Low-tech recycling strategy for the production of building materials for developing nations

White, Claire A., Wood, Jessica C., Milne, John and Heitzmann, Michael T. (2015). Low-tech recycling strategy for the production of building materials for developing nations. In: Dilum Fernando, Jin-Guang Teng and Jose L. Torero, Proceedings of the Second International Conference on Performance-based and Life-cycle Structural Engineering (PLSE 2015). International Conference on Performance-based and Life-cycle Structural Engineering, Brisbane Australia, (100-108). 9-11 December 2015. doi:10.14264/uql.2016.418

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Author White, Claire A.
Wood, Jessica C.
Milne, John
Heitzmann, Michael T.
Title of paper Low-tech recycling strategy for the production of building materials for developing nations
Conference name International Conference on Performance-based and Life-cycle Structural Engineering
Conference location Brisbane Australia
Conference dates 9-11 December 2015
Proceedings title Proceedings of the Second International Conference on Performance-based and Life-cycle Structural Engineering (PLSE 2015)
Place of Publication Brisbane, QLD, Australia
Publisher School of Civil Engineering, The University of Queensland
Publication Year 2015
Sub-type Fully published paper
DOI 10.14264/uql.2016.418
Open Access Status File (Publisher version)
ISBN 9781742721477
Editor Dilum Fernando
Jin-Guang Teng
Jose L. Torero
Start page 100
End page 108
Total pages 9
Collection year 2016
Language eng
Formatted Abstract/Summary
Increasing plastic production and lack of adequate recycling in developing nations is a critical global issue which must be addressed. This paper forms part of a larger feasibility study investigating a small scale plastic recycling plant housed in a shipping container for use in developing nations. The overall project is motivated by the desire to provide a cleaner environment, self sustained communities and reduce the impact of plastics on our society. Itis envisaged that the recycled mixed plastic product will be of use to the community by way of rudimentary building materials such as bricks and tiles. The concept has the potential to benefit communities in developing nations by providing secure and reliable accommodation whilst also utilising an untapped and abundant resource. This paper details the experimental component of the larger study and presents the manufacturing techniques utilised, the samples produced and resulting properties. The effects of filler materials on thermoplastic polymers are investigated in addition to the comparison of recycled and virgin polymers. It was determined that the status of the polymer used in the manufacture of samples (i.e. whether the polymer was virgin or recycled) had no significant effect on selected properties of material produced and that overall recycled PET produced the most consistently high performing sample materials. The PET samples produced had low water absorption, the highest average tensile strengths and medium impact resistance (compared to the other materials). They also exhibited the smallest decrease in tensile properties as a result of UV exposure and had no observed surface degradation. In addition, PET bottles are some of the most frequently occurring plastic wastes. A number of additional conclusions were made and are contained within this paper.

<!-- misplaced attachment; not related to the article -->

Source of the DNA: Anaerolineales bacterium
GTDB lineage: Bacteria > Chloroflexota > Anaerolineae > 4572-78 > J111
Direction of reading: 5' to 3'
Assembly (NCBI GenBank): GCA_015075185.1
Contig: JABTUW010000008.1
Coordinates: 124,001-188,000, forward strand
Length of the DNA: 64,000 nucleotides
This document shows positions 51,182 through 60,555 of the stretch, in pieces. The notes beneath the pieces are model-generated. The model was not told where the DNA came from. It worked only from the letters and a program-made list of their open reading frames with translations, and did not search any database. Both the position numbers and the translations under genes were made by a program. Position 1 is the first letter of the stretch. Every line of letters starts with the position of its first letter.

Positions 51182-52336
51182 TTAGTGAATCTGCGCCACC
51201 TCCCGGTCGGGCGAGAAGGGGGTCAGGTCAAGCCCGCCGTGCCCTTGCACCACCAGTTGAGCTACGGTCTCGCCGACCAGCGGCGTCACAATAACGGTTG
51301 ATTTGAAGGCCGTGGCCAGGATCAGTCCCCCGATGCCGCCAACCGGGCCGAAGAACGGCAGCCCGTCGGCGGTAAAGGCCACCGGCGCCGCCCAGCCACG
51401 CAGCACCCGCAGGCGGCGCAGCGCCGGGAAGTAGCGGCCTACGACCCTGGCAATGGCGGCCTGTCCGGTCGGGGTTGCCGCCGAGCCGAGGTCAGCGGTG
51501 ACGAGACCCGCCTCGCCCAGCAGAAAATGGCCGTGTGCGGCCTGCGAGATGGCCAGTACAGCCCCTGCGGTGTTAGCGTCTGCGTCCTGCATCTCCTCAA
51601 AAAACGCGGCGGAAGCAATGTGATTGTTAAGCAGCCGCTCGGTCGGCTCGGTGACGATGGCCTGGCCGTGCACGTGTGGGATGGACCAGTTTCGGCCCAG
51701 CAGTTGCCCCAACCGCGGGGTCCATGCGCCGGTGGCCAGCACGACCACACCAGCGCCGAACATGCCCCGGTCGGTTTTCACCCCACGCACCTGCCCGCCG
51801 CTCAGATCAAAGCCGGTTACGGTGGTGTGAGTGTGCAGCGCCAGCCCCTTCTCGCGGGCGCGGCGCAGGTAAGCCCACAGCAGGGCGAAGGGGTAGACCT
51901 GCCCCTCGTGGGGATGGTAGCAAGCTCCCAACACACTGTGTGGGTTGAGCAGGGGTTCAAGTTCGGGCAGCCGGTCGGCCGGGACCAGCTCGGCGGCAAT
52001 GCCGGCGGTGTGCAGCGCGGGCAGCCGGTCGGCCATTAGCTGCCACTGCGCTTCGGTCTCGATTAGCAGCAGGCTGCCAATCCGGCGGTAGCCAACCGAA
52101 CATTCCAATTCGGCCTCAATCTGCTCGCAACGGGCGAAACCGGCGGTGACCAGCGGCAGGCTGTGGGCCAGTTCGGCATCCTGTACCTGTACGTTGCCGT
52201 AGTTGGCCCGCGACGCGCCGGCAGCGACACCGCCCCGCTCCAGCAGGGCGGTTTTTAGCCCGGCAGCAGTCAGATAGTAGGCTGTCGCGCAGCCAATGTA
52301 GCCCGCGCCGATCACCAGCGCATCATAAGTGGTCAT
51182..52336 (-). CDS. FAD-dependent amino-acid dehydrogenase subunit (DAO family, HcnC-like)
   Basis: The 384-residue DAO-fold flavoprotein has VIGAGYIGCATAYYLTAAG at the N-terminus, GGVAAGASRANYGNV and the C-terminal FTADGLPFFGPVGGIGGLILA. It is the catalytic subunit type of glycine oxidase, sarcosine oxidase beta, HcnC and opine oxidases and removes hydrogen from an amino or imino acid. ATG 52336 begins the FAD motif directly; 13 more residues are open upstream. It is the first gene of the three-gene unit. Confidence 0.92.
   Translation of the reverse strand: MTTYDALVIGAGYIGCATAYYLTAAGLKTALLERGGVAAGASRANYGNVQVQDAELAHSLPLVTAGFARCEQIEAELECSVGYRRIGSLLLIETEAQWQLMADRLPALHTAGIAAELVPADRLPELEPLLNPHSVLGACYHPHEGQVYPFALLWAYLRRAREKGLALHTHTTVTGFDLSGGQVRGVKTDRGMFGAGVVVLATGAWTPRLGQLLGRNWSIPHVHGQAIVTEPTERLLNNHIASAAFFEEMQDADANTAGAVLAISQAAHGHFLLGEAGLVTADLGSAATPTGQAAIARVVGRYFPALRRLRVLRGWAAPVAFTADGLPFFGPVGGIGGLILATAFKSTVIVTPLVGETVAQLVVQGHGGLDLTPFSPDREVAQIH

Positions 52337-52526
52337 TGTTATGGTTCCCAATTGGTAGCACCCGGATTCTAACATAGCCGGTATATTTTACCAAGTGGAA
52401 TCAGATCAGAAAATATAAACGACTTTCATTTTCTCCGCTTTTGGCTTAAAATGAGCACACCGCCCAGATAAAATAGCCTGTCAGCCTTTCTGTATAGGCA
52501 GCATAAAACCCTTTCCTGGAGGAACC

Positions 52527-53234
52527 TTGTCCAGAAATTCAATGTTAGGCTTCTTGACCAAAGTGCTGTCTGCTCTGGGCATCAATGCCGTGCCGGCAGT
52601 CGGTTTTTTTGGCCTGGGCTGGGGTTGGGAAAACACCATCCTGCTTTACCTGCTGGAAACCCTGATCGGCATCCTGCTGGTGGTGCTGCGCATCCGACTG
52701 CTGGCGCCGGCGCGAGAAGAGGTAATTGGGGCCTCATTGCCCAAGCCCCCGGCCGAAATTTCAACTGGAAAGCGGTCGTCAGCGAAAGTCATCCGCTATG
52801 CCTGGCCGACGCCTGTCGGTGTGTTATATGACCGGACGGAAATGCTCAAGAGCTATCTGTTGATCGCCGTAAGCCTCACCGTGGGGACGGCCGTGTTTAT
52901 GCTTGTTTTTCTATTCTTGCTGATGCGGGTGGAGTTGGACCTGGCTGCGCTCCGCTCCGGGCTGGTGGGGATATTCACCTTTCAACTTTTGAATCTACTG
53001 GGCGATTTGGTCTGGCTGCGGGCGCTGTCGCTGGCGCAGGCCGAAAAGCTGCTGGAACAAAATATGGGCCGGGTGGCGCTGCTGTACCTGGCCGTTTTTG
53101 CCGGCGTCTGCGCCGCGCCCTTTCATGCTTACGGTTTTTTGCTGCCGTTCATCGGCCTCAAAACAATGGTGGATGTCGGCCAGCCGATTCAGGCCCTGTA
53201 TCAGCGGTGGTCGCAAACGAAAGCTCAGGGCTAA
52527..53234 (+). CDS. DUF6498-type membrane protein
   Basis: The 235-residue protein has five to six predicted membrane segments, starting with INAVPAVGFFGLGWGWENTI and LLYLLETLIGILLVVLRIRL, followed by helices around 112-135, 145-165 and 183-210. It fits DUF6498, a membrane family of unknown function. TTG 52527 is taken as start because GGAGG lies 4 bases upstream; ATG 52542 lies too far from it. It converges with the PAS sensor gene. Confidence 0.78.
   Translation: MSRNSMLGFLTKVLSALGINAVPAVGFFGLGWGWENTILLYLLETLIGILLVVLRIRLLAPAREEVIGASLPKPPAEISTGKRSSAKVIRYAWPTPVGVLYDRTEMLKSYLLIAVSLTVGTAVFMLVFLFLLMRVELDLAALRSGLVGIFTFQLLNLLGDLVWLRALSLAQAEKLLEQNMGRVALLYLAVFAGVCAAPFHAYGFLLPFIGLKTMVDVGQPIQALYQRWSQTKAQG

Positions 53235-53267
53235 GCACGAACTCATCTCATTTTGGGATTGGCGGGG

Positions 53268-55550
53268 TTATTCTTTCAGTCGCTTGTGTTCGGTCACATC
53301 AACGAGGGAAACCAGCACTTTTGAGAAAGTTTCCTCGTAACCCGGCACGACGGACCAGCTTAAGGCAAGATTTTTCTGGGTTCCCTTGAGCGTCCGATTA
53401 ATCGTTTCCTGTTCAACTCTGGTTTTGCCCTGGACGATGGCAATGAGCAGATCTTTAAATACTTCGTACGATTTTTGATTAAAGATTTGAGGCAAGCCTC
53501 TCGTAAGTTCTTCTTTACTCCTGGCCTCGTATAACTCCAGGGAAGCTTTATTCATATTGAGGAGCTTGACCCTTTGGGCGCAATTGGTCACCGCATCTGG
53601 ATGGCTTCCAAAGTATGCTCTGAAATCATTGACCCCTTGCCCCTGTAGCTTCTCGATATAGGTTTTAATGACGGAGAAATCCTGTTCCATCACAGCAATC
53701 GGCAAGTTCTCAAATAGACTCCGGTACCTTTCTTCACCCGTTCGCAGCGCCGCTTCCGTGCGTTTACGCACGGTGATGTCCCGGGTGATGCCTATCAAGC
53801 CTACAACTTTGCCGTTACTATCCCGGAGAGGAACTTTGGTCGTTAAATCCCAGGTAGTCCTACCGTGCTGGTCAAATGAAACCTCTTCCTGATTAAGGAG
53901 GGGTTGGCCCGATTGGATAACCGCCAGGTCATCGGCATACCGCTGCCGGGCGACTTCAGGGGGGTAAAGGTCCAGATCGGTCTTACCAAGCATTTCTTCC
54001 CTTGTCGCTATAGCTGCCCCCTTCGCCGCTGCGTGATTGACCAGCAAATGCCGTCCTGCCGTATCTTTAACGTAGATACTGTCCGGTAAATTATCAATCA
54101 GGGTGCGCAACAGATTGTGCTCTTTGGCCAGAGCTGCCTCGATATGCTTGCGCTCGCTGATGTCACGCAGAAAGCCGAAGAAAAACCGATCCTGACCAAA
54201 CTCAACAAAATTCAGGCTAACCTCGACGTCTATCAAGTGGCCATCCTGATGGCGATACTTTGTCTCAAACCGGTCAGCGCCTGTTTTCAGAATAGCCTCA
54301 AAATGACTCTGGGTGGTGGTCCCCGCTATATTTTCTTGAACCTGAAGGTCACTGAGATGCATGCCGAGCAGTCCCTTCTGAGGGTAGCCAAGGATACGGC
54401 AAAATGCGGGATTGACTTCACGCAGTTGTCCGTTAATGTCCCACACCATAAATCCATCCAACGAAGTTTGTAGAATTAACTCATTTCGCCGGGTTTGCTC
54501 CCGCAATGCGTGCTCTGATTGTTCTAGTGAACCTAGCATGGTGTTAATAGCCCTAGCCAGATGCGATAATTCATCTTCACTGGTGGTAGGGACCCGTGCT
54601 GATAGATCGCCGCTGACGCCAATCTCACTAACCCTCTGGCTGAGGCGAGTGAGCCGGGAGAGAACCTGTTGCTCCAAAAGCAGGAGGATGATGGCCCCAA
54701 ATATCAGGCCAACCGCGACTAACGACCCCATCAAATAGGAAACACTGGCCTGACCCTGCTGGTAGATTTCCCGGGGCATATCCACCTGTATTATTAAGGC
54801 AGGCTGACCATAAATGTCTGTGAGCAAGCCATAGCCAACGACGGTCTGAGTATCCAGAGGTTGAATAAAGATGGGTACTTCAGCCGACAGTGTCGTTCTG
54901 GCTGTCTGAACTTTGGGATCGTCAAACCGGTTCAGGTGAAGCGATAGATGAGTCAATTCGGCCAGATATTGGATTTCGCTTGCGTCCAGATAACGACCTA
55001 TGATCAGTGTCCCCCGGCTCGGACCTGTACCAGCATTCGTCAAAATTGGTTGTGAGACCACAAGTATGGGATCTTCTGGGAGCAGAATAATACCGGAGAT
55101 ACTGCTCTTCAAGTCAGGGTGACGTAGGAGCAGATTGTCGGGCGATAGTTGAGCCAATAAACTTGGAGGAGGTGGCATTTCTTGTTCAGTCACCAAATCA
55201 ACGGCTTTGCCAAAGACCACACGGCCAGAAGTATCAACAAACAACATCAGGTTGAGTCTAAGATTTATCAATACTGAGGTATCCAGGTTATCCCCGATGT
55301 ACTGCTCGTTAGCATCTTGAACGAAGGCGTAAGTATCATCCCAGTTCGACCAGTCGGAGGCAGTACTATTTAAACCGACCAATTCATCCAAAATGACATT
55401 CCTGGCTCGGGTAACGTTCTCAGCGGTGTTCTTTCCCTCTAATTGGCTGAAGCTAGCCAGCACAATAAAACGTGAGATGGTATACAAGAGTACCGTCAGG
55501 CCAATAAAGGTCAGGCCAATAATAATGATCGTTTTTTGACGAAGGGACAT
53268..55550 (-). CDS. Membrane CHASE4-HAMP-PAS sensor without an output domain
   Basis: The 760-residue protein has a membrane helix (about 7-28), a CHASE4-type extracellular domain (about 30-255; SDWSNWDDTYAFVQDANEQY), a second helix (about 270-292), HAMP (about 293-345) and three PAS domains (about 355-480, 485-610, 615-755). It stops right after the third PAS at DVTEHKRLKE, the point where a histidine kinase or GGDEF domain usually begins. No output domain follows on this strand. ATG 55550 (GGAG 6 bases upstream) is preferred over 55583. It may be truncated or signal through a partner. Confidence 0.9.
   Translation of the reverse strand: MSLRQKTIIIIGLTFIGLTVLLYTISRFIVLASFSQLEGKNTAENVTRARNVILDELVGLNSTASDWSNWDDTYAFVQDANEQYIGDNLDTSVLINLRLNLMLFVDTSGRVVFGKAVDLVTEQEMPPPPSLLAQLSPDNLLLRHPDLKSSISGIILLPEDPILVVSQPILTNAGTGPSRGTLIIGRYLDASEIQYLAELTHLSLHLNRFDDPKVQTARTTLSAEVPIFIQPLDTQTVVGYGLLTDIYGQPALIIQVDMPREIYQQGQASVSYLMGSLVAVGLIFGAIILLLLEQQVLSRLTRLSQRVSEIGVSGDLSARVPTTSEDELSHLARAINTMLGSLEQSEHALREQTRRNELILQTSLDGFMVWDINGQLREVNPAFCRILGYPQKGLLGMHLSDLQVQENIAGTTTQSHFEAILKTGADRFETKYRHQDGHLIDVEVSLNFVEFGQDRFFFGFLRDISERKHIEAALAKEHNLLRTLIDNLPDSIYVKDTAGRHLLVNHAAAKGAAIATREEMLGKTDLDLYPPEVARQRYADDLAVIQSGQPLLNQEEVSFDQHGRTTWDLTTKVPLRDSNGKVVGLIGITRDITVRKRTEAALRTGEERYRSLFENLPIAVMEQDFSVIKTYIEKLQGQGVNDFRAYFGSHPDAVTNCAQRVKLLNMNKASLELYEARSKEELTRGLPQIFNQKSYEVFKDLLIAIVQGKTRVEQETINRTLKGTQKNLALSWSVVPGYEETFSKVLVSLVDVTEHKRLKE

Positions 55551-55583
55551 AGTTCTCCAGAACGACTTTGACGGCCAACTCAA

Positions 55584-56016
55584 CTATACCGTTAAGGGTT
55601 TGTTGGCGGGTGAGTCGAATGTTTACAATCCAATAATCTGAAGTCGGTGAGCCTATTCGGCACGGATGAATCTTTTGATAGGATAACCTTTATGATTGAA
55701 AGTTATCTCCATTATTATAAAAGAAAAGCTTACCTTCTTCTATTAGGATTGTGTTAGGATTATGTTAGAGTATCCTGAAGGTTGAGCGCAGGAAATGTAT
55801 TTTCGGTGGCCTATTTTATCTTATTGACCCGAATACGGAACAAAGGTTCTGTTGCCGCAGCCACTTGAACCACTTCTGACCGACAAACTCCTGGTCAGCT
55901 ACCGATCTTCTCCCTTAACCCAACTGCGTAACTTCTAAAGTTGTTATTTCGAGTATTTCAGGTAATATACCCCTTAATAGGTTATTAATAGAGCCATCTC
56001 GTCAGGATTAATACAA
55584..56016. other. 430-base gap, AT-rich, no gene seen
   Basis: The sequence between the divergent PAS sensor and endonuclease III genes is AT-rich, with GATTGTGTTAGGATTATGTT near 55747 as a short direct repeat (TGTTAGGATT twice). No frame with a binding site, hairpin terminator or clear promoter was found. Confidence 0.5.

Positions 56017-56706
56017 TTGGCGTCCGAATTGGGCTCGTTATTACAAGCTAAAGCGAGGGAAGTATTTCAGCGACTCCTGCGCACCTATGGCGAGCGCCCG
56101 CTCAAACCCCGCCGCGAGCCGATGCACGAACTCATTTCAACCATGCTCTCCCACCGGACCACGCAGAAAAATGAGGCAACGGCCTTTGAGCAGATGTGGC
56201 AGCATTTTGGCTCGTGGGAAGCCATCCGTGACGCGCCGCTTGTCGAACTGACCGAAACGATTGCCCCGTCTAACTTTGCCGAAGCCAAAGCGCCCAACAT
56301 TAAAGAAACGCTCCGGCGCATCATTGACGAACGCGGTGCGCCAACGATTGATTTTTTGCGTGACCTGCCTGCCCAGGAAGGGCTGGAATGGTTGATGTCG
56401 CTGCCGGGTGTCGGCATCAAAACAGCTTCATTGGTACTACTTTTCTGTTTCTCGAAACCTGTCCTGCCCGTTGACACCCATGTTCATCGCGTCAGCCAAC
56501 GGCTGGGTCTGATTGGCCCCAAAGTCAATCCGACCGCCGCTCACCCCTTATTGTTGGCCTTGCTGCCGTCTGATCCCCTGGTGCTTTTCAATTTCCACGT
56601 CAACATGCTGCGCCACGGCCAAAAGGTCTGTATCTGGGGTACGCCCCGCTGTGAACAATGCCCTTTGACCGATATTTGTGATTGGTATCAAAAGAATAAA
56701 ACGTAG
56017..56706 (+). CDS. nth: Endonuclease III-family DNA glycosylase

Keyword Sustainable design
Recycling
Thermoplastics
Filler materials
Developing nations
Building materials
Environment
Q-Index Code E1
Q-Index Status Provisional Code
Institutional Status UQ

 
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Created: Wed, 23 Dec 2015, 11:05:15 EST by Anthony Yeates on behalf of Faculty Of Engineering, Architecture & Info Tech